Photo: iStock
Photo: iStock

Opinion | Tech can disrupt politics, but we are yet to see an Uber-sized disruption

Social media algorithms are designed to make us consume what we want

Today, everyone is a social media advocate. Businesses, agencies, MBA colleges, politicians: Everyone is dancing to the tune of the social media gods. But, at least, in my field of election analytics, I am still not captured by its groove.

Act 1:

Social media cannot swing elections. There, I said it.

Political parties are pouring millions into social media with the belief that somehow by touching people on Instagram and TikTok, their votes can be acquired. But doesn’t it almost seem too easy? We should hope that gaming democracy has got to be more complicated!

So, we ran a simple study to find any correlation between the social media popularity of politicians and election results. We ranked the candidates in 112 random Lok Sabha constituencies, according to their social media following and engagement. Then, we simply compared this ranking to the actual election outcomes.

We (thankfully) found very little correlation between election outcomes and social media following. And, whatever correlation we did find, was actually inverse. As it turned out, 54% of all candidates who won did not, in fact, have the best social media presence. Clearly, social media is neither a necessary, nor a sufficient condition to win elections. Sorry for your business, marketing agencies. Nothing personal.

Act 2:

So what’s the catch? Most social media marketing in Indian politics is focused on the buzzing issues. A simple semantic word analysis of 67 political ads during 2019 general elections rendered ‘Rafael scam’, ‘farmer crisis’ and ‘chowkidar’ as the three most frequently used terms. But do such narratives work? Perhaps to an extent. But, if we look at the data on the issues most dear to Indians, it’s usually those that are local to them. Issues that touch them directly.

Is the highway to my workplace broken? Did I get the gas subsidy? You get the drift. Since the social media strategy is made centrally in Delhi, these hyper localized issues are never pushed on social media as widely. Punjab was perhaps the most deeply affected state (after J&K) from the cross-border tensions. And, even though the BJP’s campaign was designed around nationalism, it completely fell on deaf ears in Punjab. In fact, in Punjab, where the narrative should have technically resonated the most, BJP’s alliance performed the worst! This further corroborates that social media may not work if the messaging is not tuned to be hyperlocal. Not to forget, the Indian voter is extremely intelligent and aware. There was only a gap of 4-5 months between the state elections in Rajasthan and Madhya Pradesh and the general elections 2019, but still the voting behaviour in the two elections was extremely different. Congress marginally won state elections on account of anti incumbency, but was decimated in the Lok Sabha elections.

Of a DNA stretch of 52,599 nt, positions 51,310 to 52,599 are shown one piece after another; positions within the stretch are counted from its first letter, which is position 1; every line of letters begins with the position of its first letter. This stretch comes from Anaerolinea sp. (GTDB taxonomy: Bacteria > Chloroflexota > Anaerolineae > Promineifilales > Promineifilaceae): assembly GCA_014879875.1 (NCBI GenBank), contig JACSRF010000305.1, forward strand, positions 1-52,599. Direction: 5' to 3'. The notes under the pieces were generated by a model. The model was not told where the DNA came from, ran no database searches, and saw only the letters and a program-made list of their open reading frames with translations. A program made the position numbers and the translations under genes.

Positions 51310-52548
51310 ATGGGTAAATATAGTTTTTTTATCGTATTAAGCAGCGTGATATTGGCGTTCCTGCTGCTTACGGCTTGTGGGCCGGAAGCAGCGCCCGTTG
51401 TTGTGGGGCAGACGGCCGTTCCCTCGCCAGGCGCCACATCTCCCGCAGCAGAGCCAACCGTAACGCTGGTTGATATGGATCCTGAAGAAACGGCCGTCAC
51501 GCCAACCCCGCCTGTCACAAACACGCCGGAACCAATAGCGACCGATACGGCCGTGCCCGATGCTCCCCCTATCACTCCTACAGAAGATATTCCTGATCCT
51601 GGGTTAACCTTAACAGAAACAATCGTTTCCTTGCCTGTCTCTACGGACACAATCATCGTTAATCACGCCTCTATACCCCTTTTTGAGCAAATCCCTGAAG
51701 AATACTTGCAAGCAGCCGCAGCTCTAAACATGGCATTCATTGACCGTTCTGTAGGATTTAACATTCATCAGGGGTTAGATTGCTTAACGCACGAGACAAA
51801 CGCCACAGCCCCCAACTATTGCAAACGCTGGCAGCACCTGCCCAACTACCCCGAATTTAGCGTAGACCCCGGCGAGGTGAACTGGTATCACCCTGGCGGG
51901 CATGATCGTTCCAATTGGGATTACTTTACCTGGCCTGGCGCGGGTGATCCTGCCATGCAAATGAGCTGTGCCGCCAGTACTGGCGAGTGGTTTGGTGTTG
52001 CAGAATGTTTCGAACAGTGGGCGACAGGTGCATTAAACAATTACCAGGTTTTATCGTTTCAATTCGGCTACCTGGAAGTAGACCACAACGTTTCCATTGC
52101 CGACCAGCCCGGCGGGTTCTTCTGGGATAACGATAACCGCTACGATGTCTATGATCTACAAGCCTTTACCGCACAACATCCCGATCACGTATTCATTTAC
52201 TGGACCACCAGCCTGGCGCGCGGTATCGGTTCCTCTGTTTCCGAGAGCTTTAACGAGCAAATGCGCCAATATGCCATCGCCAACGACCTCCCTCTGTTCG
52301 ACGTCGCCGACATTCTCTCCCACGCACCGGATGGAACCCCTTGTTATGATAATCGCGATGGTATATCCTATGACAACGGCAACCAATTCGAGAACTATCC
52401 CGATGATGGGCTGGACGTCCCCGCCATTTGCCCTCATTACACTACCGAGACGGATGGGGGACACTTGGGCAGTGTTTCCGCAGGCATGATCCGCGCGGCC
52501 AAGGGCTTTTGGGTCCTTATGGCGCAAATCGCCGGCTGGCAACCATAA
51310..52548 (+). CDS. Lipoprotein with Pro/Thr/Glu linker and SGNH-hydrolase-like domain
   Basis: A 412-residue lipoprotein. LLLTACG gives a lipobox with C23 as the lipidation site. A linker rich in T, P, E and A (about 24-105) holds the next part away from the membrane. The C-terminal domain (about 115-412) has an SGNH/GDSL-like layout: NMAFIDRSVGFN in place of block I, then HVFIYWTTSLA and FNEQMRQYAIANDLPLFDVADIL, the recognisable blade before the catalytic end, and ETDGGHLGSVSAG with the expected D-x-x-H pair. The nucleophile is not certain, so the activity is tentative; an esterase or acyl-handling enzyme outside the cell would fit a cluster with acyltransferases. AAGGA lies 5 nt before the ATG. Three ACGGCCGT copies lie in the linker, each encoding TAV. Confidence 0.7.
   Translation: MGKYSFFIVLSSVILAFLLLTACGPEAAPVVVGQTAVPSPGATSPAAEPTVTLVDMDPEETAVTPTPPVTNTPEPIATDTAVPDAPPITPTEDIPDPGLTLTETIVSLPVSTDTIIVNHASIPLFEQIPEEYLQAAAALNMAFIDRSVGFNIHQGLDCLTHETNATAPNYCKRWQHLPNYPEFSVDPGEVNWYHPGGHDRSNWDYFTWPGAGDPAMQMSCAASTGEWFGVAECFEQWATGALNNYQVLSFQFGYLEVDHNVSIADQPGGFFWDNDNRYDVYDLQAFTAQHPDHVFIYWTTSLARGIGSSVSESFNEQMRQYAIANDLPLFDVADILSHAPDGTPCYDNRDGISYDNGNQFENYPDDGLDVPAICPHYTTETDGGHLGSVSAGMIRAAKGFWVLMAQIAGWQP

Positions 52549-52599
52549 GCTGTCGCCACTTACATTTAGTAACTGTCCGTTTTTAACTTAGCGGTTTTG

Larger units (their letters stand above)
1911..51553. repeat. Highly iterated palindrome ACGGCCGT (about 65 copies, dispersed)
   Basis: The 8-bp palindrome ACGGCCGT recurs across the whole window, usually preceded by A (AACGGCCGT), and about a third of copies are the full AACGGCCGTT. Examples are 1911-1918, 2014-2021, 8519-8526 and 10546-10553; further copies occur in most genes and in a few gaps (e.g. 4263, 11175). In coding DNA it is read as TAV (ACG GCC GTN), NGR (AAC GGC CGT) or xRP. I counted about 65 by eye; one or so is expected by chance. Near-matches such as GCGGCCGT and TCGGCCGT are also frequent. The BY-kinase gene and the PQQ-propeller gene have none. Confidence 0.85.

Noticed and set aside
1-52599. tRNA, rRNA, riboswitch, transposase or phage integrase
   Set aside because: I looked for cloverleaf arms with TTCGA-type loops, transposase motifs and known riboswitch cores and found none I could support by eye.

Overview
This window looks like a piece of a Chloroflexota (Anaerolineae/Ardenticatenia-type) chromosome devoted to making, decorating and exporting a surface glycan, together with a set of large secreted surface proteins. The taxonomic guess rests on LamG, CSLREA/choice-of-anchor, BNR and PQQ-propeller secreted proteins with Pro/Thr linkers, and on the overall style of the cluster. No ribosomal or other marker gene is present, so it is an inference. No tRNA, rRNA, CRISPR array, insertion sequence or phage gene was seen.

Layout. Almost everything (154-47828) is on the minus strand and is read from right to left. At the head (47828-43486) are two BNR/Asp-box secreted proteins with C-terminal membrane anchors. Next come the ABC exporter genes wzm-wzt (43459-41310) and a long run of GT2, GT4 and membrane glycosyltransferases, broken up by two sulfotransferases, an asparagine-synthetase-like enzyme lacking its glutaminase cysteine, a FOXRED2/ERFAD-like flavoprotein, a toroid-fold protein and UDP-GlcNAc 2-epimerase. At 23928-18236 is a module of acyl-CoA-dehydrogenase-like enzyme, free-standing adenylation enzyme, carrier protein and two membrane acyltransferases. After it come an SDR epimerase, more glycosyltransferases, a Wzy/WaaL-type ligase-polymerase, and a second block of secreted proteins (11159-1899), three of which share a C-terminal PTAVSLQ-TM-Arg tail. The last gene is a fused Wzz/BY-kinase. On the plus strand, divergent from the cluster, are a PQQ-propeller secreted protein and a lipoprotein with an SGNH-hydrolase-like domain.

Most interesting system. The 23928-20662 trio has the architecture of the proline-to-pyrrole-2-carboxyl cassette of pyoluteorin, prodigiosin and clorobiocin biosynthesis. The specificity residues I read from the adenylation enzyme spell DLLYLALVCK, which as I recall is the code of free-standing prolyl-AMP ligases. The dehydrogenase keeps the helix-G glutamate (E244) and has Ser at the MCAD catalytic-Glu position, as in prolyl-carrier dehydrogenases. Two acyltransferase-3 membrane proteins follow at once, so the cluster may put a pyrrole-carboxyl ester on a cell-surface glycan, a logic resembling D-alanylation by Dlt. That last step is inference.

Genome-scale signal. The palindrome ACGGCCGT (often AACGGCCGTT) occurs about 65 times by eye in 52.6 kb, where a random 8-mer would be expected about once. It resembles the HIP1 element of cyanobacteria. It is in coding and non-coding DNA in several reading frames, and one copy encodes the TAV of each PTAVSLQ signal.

When the voter is so aware while exercising voting rights, he needs more than just an aggrandized social media strategy to sway his vote. People discount political advertising. In fact, they are repulsed by it. Finally, social media algorithms are designed to make us consume what we want to consume. Facebook’s key performance indicator, is clicks, not journalistic ideals. As a result, social media marketing only ends up reinforcing our own views.

Hence, in a two-party scenario, your exposure to the other side’s arguments will be limited, if not downright restricted. So, how will you even start to swing?

Act 3:

Social media doesn’t impact elections, but it does disrupt politics.

You only have to see the first episode of British TV series, Black Mirror, to gauge the extent of possible disruption. The princess gets kidnapped and the kidnappers make a ransom demand in a publicly available YouTube video asking the prime minister to have sexual intercourse with a pig on national TV.

This, (spoiler alert), does end up happening because the YouTube live stream of the princess being held hostage builds public support for adherence to the ransom demand. Albeit fiction, it is not impossible to imagine something of similar gravity happening in real life.

Then there is fake news. Now there are “deepfake" videos where you can programme Trump to rather convincingly sing Iran’s national anthem. Also, what about Snowden and Wikileaks?

Technology’s implications over politics are profound. Imagine if Google or Flipkart were running the government!

However, I do wish there was more technology being leveraged to improve politics. We are yet to see an Uber, Yelp or Tinder-sized disruption in politics. Perhaps an on-demand public works platform or a real-time feedback mechanism for politicians. Only if there was a venture capital fund to back political startups and products.

Pratham Mittal is the founder of Neta app, a political ratings platform for Indian politicians.

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